The appointment was fairly routine. I was weighed and had my vitals taken like at any physical. Then we sat and talked about my health history, my history with weight loss, and my goals. We discussed the two surgery types, and though I had an idea which one would be best for me, I asked his professional opinion on which he’d recommend and he agreed that my choice of the sleeve was the best option. Once comfortable with the thought of “I’m really going to do this,” I asked him “well, what goes into this, logistically speaking?” Would I have to do a pre-operative diet, weight loss plan, subsequent visits and follow-ups? Everyone’s insurance requirements will be different, and I was pleasantly surprised by the prerequisites for my insurance carrier. To get approved for surgery I needed to do the following:
- Have a BMI over 35% (or if it was lower, a person would need to have an additional weight-related medical issue to qualify)
- Meet with the nutritionist twice within 30 days (or meet just once, if you have documentation you’ve tried an additional weight loss program in the past year – which I had, by providing my Weight Watchers information)
- Have my Primary Care Physician write a note that they support and endorse this option.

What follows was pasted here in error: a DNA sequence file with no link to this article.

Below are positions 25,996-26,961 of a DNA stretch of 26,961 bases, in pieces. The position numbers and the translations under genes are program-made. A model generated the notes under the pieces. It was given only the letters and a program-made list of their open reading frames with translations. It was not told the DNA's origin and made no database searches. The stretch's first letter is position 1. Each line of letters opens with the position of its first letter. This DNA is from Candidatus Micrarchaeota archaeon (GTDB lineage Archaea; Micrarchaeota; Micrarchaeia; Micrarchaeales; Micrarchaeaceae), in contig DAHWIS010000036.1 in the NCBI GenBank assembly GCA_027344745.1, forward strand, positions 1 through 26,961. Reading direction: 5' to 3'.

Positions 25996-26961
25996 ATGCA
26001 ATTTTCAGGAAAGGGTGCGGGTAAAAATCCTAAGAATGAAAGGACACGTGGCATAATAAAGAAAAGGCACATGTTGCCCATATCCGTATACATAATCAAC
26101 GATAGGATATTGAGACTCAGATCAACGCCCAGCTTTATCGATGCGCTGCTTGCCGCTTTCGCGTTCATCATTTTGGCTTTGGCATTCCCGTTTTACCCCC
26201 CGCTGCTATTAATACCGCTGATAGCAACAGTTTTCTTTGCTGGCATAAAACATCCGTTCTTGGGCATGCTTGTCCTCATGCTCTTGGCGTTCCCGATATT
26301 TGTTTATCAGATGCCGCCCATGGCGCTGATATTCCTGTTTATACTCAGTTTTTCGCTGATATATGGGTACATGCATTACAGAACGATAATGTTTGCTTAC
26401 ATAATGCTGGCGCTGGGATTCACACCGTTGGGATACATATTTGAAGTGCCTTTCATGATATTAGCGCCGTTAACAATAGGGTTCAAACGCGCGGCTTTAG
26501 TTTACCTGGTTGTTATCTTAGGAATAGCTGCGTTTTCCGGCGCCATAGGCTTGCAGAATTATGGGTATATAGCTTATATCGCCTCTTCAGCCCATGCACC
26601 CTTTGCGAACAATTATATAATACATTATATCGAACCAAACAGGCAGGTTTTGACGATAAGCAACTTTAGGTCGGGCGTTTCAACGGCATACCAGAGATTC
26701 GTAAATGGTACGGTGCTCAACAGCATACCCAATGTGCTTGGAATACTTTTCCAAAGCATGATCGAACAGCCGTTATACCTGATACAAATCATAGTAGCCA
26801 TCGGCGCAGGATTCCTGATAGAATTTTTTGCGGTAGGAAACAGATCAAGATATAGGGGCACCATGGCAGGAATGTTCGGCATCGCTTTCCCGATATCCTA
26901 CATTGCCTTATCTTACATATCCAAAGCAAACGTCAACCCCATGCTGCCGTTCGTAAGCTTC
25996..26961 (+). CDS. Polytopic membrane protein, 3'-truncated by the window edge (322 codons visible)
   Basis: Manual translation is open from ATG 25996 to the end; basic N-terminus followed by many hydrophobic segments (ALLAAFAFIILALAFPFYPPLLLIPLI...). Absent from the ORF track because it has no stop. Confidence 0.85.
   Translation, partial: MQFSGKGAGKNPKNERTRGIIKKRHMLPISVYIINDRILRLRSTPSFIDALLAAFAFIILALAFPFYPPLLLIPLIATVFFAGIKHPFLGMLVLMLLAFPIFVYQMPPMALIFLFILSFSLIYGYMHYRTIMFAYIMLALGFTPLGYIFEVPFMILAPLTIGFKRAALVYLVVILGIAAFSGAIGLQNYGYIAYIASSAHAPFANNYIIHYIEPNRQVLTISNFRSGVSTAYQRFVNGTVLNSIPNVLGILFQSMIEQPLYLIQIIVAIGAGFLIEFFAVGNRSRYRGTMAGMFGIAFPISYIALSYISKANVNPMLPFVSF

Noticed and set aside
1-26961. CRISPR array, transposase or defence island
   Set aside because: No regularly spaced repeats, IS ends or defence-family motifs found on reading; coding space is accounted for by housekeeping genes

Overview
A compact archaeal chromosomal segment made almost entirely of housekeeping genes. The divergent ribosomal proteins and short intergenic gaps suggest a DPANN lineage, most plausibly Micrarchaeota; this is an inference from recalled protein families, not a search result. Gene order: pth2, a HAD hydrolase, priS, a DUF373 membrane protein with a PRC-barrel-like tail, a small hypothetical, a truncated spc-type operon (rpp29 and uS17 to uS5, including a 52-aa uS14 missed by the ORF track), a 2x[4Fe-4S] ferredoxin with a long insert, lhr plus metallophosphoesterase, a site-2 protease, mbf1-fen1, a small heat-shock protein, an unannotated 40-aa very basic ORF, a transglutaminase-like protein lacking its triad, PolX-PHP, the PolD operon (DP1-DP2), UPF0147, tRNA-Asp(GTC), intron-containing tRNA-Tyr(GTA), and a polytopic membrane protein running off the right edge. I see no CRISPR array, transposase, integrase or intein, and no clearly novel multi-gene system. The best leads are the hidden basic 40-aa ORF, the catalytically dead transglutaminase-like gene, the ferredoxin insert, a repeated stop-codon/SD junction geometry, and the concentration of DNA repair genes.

- Get cleared as mentally fit for this surgery by a psychologist.
So at my initial appointment with my surgeon, based on my insurance, there was no requirement for an arbitrary time-based waiting period prior to getting surgery approval. There was no pre-surgery dieting program I needed to do. That’s why on the spot, he scheduled my surgery that day. Reserved my surgery date on the books for February 15, 2018. It felt like a whirlwind as though things were happening very quickly, but in a good way. I was ready. He booked my surgery and sent me on my next steps: I met with the nutritionist that same day right after him. The only next step to check off before they can send my file off to insurance for approval was the psychologist visit, which I called and scheduled for a few days later.